Sales has become a technology-driven profession. Just a couple of decades ago, companies were still implementing their first CRM systems. Now, CRM is nearly ubiquitous, and many sales leaders are veterans of multiple implementations (some better than others).
But sales technology doesn’t end with CRM. In the CSO Insights 2018 Sales Operations Optimization Study, we identified 25 additional sales technologies in which companies are actively investing. Every single one of them had both double-digit percentages of respondents saying that they had already implemented the technology AND double digits saying they plan to implement the technology in the next 12 months.
The ROI of Sales Technology
With all this investment in sales technology, we have to ask: Are companies getting what they paid for?
It’s difficult to establish a direct correlation between higher investments and results, but the data isn’t promising. While sales technology investments are going up, sales results continue to decline. In our 2017 World-Class Sales Practices Study, we found that quota attainment across all geographies, industries and size companies had dropped from 63 percent of salespeople in 2012 to 53 percent in 2016.
Perhaps sales technologies are preventing even steeper declines. We just don’t know yet, but when we talk with clients in the field, we hear a lot of positive attitudes toward technology, but very few hard results.
Sales Research Shows Training Lags Implementation
Lack of results is not necessarily the fault of the technology. While sales operations teams are responsible for determining which technologies to implement, they often work closely with sales enablement to roll out these technologies to the field and ensure their adoption. Training should be a primary element of any rollout plan. However, the results from our 2017 Sales Enablement Optimization Study showed that many enablement organizations are failing to meet their set objectives.
Take social selling, for example. This skill is highly technology dependent, and 68 percent of respondents to our 2018 Buyer Preferences Study had implemented specific technologies to support it. Another 18 percent plan to do so within the next 12 months. Yet, training for social selling fails to meet expectations in more than half (56 percent) of sales organizations, according to our sales enablement study.
Meet Your Sales Technology ROI Expectations With These Three Best Practices
Sales technology is a big investment – one you want (need) to pay off. Here are three best practices that can help ensure you meet your ROI expectations.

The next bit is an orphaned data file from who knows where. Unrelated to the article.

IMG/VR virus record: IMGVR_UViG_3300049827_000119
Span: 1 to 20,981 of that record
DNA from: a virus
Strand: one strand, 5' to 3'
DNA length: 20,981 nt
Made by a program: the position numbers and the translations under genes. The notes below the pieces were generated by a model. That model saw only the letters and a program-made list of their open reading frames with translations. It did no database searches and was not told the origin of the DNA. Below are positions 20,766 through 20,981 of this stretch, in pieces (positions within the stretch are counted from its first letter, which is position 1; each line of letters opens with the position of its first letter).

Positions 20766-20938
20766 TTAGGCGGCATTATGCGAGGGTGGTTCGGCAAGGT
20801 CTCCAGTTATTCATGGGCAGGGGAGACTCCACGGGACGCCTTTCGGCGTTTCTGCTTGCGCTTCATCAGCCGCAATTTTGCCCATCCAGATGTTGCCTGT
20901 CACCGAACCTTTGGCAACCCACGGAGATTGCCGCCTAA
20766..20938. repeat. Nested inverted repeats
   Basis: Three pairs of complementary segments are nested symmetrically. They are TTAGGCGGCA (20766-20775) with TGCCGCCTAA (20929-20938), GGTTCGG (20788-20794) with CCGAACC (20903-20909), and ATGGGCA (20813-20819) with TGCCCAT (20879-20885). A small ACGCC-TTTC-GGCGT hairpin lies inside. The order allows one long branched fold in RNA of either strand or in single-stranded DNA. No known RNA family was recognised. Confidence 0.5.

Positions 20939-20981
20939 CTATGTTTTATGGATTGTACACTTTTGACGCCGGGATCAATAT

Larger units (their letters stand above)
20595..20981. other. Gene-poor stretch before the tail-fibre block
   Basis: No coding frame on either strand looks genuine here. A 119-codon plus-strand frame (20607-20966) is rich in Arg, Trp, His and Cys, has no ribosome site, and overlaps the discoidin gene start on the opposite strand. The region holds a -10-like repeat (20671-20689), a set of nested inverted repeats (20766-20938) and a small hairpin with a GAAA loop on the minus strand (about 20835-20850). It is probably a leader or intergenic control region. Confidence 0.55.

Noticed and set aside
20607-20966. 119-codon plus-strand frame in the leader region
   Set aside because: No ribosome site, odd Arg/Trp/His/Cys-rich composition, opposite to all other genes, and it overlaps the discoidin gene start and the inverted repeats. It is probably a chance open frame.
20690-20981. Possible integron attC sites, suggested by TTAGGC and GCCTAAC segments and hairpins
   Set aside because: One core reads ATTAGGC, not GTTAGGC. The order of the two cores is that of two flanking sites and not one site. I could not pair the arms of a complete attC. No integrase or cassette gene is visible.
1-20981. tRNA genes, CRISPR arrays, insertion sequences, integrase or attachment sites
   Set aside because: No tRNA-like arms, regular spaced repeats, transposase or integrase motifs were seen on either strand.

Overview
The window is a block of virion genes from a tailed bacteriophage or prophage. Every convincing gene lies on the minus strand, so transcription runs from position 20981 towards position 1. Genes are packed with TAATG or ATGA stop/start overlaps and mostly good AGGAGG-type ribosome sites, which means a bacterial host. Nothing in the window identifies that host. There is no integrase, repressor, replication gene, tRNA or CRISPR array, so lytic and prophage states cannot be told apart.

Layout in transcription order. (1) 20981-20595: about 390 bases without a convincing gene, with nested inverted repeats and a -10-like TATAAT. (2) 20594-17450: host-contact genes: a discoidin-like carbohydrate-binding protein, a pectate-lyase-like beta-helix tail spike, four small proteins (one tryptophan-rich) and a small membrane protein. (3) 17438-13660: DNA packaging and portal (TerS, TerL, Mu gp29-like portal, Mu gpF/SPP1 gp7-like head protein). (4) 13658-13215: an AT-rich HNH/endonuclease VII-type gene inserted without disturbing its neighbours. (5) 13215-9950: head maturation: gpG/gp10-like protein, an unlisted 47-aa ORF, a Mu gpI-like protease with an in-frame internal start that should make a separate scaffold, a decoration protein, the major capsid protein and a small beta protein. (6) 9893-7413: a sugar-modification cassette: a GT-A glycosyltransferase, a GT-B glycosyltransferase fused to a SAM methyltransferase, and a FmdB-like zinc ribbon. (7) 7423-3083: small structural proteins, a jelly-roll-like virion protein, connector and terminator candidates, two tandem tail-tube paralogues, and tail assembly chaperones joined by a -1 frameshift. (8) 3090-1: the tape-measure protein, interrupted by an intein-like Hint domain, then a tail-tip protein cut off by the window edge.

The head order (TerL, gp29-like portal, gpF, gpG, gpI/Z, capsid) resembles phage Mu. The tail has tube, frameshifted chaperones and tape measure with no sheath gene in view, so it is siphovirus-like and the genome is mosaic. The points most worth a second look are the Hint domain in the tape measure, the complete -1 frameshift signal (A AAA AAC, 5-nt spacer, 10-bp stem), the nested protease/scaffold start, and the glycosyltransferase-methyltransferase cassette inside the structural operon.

Make CRM adoption a priority. CRM is the foundation for many of these technologies, so organizations that don’t have adoption rates in the neighborhood of 90 percent need to make that a priority. Sometimes, sales technologies can help drive adoption because they offer an alternate, easier way of incorporating CRM access and data collection into the daily workflow. However, be sure you’re not trying to use new sales technologies as a Band-Aid for larger, underlying issues. To learn more, read our blog post, “The Missing Link Between Your CRM Investment and Sales Performance.”
Consider how quickly your sales team can adapt to new technologies. More and more companies are hiring salespeople with STEM backgrounds because they need the analytical thinking skills so often found in these graduates. However, it may not be practical or desirable to immediately replace your current sales force with new hires adept at using technology.
Instead, adapt your rate of sales technology implementation to a pace that meets your current staff capabilities and aptitudes. Then, reassess your hiring profiles as you move forward to ensure you replace attrition with individuals who have the skills and aptitudes that make them comfortable with using sales technology (and data) in the daily course of business.
Include training throughout the lifecycle of your technology and salespeople. As we mentioned earlier, your technology rollout should include training. Beyond the initial rollout, sales technology training must become part of your onboarding programs as well. Finally, even veteran professionals can use technology refreshers and regular updates on new features.
Our new sales analytics platform, Scout by Miller Heiman Group, combines powerful sales technology with our proven sales methodology. Sign up for a demo today to find out how to ensure your organization’s sales training doesn’t lag behind your sales technology.